Here’s the exercise – lovingly referred to by the authors as The Pool Running Drill.  What a great visual image!  I think every kid has had the experience of running alongside a pool and hearing that dreaded whistle followed by a loud “WALK!”  My daughter was a lifeguard for several years and put many a child in timeout for continuing to run.  So, to avoid timeout (and to do the exercise), the idea is to transition to the fastest walk you are capable of.  According to the authors, this exercise will really allow you to feel your pelvis rotating (at T12/L1).

I ran about a mile before my inner lifeguard blew the whistle.  Shifted into the fastest walk I could muster, and sure enough, I could feel my pelvis rotating.  Success!  When I shifted back to a run I could still feel the rotation, but it seemed like it was my upper body rotating rather than my lower body.  Hmmmm – this is not right.  I tried it a few more times over the length of the run.  The exercise did what it was supposed to do; it made me feel the rotation.  Lesson 6 will show me how to use the rotation.

Let’s see – when do I get to the upper body focus?  Not until lesson 7.  Sigh.  Gradual progress…

Sunday, December 9, 2012

Chi Running - Back to the Sand

After a couple of fun runs – one with a new running group I’ve joined – it’s back to the Chi Running lessons.  I decided to repeat Lesson 4 – which is learning to relax your lower legs and develop a proper mid-foot strike – in my new shoes.

On the run to the park, once again, I focused on relaxing the lower legs, ankles and feet.  I caught my left calf tensing up more than once, and made the deliberate effort to “let it go.”   I didn’t feel any tension in my right calf, so I assumed that it was perfectly relaxed.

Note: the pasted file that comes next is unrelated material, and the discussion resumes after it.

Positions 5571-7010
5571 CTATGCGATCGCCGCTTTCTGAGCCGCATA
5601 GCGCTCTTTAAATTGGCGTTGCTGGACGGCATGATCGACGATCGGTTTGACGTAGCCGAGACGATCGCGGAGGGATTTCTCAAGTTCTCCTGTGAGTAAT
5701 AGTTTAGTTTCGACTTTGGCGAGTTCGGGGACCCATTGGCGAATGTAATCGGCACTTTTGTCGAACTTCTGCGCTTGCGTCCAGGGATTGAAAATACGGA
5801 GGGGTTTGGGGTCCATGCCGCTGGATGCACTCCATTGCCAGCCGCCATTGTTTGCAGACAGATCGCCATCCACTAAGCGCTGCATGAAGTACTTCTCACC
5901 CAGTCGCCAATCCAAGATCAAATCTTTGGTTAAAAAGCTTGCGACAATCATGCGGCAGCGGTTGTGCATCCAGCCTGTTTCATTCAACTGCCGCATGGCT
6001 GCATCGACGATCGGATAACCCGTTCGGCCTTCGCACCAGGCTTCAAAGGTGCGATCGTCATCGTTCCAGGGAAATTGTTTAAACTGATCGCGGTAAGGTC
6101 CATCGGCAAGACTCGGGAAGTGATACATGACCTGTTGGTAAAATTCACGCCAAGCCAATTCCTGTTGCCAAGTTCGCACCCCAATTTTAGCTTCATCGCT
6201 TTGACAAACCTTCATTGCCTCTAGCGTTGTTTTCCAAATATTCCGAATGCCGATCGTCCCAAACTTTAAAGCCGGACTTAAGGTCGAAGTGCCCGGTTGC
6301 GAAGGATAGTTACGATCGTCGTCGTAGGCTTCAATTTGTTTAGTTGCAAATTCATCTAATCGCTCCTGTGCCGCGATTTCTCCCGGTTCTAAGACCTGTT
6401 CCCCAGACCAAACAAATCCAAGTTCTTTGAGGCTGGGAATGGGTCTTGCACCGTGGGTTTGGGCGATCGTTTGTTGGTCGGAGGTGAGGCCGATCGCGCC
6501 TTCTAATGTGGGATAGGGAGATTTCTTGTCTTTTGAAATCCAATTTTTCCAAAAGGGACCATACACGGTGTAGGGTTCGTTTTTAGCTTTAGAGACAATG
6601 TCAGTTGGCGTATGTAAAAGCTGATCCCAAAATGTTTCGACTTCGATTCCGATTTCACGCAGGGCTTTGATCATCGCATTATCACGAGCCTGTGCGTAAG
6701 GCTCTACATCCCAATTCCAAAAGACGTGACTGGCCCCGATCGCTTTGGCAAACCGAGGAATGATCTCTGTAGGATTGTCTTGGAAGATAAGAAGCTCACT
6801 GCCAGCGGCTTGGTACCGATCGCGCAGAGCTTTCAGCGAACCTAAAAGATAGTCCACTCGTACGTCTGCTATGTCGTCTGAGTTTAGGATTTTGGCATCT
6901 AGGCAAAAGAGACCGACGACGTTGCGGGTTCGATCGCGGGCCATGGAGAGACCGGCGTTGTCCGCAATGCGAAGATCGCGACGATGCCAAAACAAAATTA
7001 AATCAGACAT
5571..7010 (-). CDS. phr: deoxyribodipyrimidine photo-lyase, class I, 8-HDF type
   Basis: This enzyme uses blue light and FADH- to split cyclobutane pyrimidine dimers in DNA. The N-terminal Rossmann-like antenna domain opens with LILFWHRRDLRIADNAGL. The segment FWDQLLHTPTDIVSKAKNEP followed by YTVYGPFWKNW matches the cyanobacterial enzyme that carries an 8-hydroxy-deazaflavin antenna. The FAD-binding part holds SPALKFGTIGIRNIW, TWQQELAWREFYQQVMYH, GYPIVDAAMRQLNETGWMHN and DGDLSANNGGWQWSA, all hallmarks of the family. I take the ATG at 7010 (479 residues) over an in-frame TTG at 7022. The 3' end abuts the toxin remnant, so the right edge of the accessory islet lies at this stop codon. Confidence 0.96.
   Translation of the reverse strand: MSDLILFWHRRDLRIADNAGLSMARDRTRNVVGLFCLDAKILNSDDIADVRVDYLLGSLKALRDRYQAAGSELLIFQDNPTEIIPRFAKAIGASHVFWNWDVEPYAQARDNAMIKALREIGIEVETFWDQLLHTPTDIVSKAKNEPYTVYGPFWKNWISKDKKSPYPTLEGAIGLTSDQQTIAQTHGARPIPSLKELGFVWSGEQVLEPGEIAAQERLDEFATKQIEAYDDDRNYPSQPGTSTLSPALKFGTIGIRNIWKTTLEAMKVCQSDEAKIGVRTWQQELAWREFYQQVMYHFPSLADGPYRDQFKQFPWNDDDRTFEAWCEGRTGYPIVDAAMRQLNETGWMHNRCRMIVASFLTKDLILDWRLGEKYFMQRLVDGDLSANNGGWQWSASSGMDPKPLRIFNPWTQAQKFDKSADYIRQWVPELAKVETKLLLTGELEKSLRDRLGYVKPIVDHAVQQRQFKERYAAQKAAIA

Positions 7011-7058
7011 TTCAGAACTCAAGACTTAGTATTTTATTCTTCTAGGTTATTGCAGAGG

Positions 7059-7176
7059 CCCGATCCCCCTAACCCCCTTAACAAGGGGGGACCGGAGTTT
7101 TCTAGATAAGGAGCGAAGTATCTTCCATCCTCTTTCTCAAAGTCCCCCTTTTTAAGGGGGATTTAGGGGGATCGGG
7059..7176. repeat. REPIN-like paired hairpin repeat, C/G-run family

Well, it may have been relaxed, but I’m still consistently pushing off with my right toe.  When my left leg is relaxed I get beautiful, even footprints in the sand.  But even when my right leg feels relaxed, I get the toe divot, which indicates that I am still pushing off with my toe.

I brought the camera along and took this photo of the footprints.  I did note something kind of cool – look at how far apart my footprints are.  I am 5’ 2 ½ inches tall (yes, I count the half), and when I run with my feet under my column I feel like my stride is pretty short.  Au contraire – it appears I have a pretty long stride out the back.  I kept my shadow in the photo to remind me to keep my posture tall.

I plan to move on through the lessons and come back to the sand next spring.  I suspect the sand will be covered with snow until then.

Saturday, December 1, 2012

Chi Running - Treadmill Time

I have to confess – my first time on the treadmill after several months running outdoors was, well, less than optimal.  It seemed that once I pushed the “start” button everything I had learned about Chi Running left my brain.  I was back to my old habits.  I wasn’t holding my posture correctly, and my feet – even in my brand-new shoes, felt heavy.  To top it off, my right toes went numb during the run.  I hate that!

The second treadmill run was a little better.  Per the authors, I focused on keeping my posture tall, keeping my lower legs relaxed, and lifting my heels.   I slowed the treadmill down from the last run.  I noticed, however, that I struggled with keeping a lean and when I wasn’t leaning my feet were hitting in front of my column.  And once again, my right toes went numb during the run.  I really hate that.

Is it the treadmill?  My technique?  The shoes?  My feet?

I emailed Brian at Wasatch running.  He suggested we take on the easy one first – the shoes.  In his experience, numbness in the toes is caused by the shoe not being wide enough.  He had put me in a narrow-width shoe, and was happy to exchange it for a normal-width equivalent – in a better color, too.  Bonus!

The third treadmill run was much better.  My feet stayed with me this time, instead of straying off to never-numbness-land.  I continued to focus on relaxing my lower legs.  And while I haven’t gotten to the lesson on cadence, the authors suggested checking my cadence on the treadmill.  At 6 mph my cadence is 88 bpm.  At 6.3 mph my cadence is 88 bpm.  At 6.4 – 88 bpm.  At 6.5 – 88 bpm.  According to Chi Running, this is a good thing.  In Chi Running, your cadence stays the same; your lean controls your speed.  Can’t wait to time my cadence on the pavement.

I’m ready to resume my lessons – outdoors!